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Catalogue No.MKJJ001
LocationAmsterdam, The Netherlands
Date
Print QualityFine Art Digital Print

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Joe Jakson
by Menno Kok
Joe Jackson in Amsterdam, The Netherlands. Edition of 10
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Joe Jackson (born David Ian Jackson, 11 August 1954, Burton upon Trent, Staffordshire is an English musician and singer-songwriter now living in Berlin, whose five Grammy Award nominations span from 1979 to 2001.He is probably best known for the 1979 hit song and first single "Is She Really Going Out with Him?", which still gets extensive US FM radio airplay; for his 1982 hit, "Steppin' Out"; and for his 1984 success with "You Can't Get What You Want (Till You Know What You Want)". He was popular for his pop/rock and new wave music early on before moving to more eclectic, though less commercially successful, pop/jazz/classical hybrids.
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Portrait photographer Menno Kok earned his educational stripes at the Pratt Intitute in New York (1996) and at the Rietveld Academy in Amsterdam (1997). Since then he has influenced the editorial front line of Amsterdam and made his mark in New York, Tokyo, Berlin, London and Copenhagen.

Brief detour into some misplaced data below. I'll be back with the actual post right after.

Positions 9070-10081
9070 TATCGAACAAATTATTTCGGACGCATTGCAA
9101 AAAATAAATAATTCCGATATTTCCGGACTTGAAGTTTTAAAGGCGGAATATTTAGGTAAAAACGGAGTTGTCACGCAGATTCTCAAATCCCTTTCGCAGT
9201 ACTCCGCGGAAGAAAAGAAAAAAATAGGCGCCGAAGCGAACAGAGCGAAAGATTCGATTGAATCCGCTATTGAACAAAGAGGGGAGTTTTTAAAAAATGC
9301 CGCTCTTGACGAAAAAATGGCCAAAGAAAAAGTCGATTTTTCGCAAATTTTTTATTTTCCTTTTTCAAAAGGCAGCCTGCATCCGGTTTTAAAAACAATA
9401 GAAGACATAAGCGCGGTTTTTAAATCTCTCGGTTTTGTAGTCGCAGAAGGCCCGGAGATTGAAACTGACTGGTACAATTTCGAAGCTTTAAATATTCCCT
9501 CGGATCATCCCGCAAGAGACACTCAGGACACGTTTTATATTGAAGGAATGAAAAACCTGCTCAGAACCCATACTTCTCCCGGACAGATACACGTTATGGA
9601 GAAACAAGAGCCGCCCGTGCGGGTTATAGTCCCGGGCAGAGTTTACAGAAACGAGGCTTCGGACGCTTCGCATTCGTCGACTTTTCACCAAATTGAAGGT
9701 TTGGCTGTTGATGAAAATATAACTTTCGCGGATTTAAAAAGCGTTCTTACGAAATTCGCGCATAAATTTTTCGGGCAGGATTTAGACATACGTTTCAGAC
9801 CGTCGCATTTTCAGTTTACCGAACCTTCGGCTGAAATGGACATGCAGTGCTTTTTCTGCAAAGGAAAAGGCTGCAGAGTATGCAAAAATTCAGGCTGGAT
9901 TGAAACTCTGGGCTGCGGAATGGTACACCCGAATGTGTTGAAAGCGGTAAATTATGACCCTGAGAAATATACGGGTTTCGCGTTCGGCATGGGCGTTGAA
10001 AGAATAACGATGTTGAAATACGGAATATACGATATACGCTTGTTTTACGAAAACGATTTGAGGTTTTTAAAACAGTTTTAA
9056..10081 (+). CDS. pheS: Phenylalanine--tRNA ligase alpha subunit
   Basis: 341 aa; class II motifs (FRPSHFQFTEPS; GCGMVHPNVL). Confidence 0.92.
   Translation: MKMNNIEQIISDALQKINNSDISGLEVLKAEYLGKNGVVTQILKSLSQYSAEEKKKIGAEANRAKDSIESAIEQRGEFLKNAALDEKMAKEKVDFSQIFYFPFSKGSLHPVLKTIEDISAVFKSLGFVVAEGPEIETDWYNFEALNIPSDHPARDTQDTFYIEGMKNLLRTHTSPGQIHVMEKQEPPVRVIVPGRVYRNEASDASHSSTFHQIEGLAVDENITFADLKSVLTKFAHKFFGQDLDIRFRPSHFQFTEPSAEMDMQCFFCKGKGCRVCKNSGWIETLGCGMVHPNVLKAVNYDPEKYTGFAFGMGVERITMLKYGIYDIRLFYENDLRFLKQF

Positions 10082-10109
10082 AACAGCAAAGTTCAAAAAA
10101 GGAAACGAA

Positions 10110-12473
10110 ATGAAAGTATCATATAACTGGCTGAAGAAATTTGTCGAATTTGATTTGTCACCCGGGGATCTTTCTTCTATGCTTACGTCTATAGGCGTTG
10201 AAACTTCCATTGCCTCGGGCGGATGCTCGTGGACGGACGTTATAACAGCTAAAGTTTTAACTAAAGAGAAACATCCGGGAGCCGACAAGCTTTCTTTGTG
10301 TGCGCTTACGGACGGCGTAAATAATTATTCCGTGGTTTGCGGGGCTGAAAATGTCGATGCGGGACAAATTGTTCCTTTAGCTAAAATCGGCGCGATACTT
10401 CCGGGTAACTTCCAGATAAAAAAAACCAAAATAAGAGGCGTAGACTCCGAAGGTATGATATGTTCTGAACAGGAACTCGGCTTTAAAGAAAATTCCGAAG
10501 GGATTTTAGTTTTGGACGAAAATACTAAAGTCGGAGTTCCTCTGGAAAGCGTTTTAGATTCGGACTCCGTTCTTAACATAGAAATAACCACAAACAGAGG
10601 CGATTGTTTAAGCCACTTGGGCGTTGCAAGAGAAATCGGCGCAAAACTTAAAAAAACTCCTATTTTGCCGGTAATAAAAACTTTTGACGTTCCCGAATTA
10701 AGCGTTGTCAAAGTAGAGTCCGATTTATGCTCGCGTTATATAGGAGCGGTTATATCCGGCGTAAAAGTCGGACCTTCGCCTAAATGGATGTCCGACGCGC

Menno’s devotion knows no limits, be it as an art lover, teacher, curator, father, husband or photographer. The latter manifests itself in a behavior that is reminiscent of a mad collector. In a self-therapeutic attempt to conquer his cynicism towards his surroundings, Menno tenderly collects tokens of nostalgia. By exhibiting this evidence that “we were here” he contextualize the popular culture that we have taken for granted and opens our eyes to the mechanics behind it. Be it the wallpaper in an en-route hotel room, abandoned vehicles, or an endless collection of discarded matrasses that catches his eye. By drawing attention to the arbitrary he opens our eyes to the divine. In effect, Menno reveals to us who we are, without necessarily portraying us physically in the image. When portraying people, Menno strives to make an image as opposed to take an image. Paradoxically though, those who have stood before his lens have never before seemed so anonymous, yet omnipresent. So fragile, yet empowered. Then again, as Menno would put it; the camera always, never lies.
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